Ring the alarm!
My name is Hannah Brotherton and I am a second year PhD student in Audiology. After finishing my A Levels in 2007, I studied Biomedical Science-Neuroscience for my first degree at University. I then did a Masters in Research of Biomedical Sciences Neuroscience in 2010, followed by another Masters in Abnormal and Clinical Psychology in 2011. In 2013, I began a PhD in audiology at the University of Manchester.
My PhD involves investigating a mechanism in the brain that may be involved in the development of tinnitus, also known as ‘ringing of the ears’. The majority of individuals that suffer from tinnitus usually have a hearing loss which causes less sound to reach the brain. The mechanism tries to compensate for the hearing loss by turning the ‘volume up’ and increasing the brain activity. A side effect of this over-amplification of brain activity is tinnitus.
In DepthWhat is tinnitus? Tinnitus comes from the latin word ‘tinnure’ meaning ‘to ring’. It is a hearing related condition where the sufferer hears a buzzing in their ears when no actual sound is present. The ringing can take the form of a high-pitched whining, electric buzzing, hissing, humming, tinging or a whistling sound. It has also been described as a ‘whooshing’ sound. For some, tinnitus can come and go, but for others it can be persistent and can cause a great deal of distress.
What do we think causes tinnitus?
There are many theories regarding the development of tinnitus. One theory is there is a mechanism in our brain that when a hearing loss is present, increases the brain activity which can be heard by the individual.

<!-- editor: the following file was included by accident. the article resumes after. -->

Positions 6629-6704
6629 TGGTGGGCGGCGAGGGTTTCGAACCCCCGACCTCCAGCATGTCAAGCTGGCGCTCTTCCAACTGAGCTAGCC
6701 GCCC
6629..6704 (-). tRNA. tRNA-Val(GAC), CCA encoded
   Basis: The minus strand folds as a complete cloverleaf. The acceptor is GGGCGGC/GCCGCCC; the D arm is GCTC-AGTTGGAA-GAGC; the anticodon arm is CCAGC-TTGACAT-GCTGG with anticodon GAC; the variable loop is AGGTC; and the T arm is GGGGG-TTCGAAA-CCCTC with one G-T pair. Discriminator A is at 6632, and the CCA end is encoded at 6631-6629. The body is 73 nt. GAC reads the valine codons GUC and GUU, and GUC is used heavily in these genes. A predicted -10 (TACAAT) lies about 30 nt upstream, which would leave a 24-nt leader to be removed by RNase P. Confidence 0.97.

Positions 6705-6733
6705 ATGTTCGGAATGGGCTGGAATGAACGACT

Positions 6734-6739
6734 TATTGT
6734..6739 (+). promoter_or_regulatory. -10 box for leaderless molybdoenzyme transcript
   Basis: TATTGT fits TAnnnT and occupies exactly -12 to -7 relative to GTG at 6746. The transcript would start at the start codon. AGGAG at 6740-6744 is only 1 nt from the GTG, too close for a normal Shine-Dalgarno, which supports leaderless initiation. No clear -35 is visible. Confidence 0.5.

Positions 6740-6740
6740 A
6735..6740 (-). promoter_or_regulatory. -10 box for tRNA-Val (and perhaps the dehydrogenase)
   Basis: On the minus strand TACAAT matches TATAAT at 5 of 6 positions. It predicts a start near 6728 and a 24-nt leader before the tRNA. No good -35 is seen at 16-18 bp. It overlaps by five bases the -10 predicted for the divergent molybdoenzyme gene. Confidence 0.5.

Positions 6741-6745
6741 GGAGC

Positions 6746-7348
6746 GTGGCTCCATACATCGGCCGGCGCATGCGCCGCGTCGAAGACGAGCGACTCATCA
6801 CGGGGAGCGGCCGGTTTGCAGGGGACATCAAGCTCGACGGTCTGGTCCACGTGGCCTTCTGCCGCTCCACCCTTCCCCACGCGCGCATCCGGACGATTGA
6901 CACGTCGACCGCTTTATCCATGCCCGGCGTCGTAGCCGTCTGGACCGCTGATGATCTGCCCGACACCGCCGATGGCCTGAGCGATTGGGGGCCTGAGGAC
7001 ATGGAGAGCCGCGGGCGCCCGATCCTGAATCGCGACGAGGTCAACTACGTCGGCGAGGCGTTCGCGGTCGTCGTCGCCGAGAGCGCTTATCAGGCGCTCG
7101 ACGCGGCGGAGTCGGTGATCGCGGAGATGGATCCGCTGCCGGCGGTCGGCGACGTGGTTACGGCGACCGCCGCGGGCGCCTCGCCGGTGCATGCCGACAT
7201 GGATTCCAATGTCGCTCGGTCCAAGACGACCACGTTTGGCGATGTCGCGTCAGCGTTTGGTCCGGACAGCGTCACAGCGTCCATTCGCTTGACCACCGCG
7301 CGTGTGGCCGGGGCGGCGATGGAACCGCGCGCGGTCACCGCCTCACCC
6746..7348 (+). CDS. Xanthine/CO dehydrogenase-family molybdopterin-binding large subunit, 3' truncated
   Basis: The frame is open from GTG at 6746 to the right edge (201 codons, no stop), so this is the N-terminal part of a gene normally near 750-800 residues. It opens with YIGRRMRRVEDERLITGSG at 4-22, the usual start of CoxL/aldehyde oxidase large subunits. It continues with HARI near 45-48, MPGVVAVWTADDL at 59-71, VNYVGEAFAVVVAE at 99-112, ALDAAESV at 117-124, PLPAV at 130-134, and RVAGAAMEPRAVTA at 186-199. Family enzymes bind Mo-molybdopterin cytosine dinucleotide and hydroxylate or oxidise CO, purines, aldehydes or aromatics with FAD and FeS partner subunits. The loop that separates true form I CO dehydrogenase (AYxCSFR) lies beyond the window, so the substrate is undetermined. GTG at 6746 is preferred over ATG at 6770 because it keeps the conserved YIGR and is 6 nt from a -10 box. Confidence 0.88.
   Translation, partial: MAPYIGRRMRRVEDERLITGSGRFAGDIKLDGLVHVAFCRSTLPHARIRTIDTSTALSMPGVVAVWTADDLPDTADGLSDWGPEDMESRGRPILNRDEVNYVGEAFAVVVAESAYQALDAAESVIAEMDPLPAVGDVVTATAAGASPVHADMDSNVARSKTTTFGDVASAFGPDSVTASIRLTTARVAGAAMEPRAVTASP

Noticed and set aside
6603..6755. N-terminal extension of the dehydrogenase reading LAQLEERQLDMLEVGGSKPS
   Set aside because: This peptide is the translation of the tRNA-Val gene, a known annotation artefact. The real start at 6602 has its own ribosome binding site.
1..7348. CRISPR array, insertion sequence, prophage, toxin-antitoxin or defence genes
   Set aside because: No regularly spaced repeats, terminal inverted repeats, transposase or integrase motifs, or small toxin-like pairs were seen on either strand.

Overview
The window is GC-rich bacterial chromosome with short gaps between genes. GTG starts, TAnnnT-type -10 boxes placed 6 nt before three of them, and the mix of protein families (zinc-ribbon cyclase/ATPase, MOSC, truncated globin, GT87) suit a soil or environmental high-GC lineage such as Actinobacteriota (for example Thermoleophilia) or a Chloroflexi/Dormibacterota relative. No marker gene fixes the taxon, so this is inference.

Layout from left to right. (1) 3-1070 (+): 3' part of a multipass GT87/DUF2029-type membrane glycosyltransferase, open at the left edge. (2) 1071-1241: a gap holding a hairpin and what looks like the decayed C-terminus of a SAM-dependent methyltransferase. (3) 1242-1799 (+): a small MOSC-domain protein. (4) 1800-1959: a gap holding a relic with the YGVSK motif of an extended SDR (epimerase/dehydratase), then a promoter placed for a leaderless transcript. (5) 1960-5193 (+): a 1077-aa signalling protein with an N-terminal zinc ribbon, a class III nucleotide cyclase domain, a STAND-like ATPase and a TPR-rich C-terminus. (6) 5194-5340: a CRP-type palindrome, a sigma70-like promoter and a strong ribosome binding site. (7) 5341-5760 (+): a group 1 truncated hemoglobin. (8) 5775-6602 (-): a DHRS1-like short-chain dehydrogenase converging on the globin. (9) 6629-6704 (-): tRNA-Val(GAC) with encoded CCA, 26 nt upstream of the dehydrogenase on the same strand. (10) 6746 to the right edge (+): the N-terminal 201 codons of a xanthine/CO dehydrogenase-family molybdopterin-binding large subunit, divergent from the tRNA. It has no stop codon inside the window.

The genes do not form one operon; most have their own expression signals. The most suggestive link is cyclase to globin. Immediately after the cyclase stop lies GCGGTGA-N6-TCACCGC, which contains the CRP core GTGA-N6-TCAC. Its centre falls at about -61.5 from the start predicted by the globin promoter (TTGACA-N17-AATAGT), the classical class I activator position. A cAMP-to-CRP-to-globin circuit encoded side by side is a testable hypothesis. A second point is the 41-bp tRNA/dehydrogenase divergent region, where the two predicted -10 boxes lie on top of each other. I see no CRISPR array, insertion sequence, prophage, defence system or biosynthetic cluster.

Our brains are extremely ‘plastic’, which means the brain is able to adapt to any changes in the environment. For example, if the brain is damaged because of a head injury, it will adapt its function to try and compensate for the damage. This also happens when a person has a hearing loss because less sound than normal is reaching the brain, causing the brain to adapt and compensate for this change in function. A mechanism in the brain tries to compensate for the hearing loss by turning the ‘volume up’ i.e. increasing the brain activity. However, a consequence of this ‘over-amplification’ of brain activity is that it can be heard by the person as a ‘ringing’ sound, which causes the condition tinnitus.
What do I investigate?
My aim is to understand this mechanism in more detail. I do this by getting normal hearing individuals to wear an earplug. The earplug simulates the hearing loss and the mechanism increases the brain activity to compensate for less sound reaching the brain. I measure a reflex of the muscles in the ears that reflects changes in brain activity.
When these participants remove the earplug at the end of the study, this mechanism detects there are normal levels of sound now reaching the brain again and the brain activity returns to normal. If more is understood about where and how this mechanism works, it might be possible to target this mechanism and reduce the brain activity as a treatment for tinnitus. Therefore, it is exciting to be part of research that could lead to an improvement in other people’s lives.
Going FurtherYou can visit this great website that introduces you to the basics of hearing.
To find out more about audiology and what the course involves, click here.
If you are interested in finding out about other research we do, have a look at this.
Also, have a look at a previous Young Person University blog about Audiology.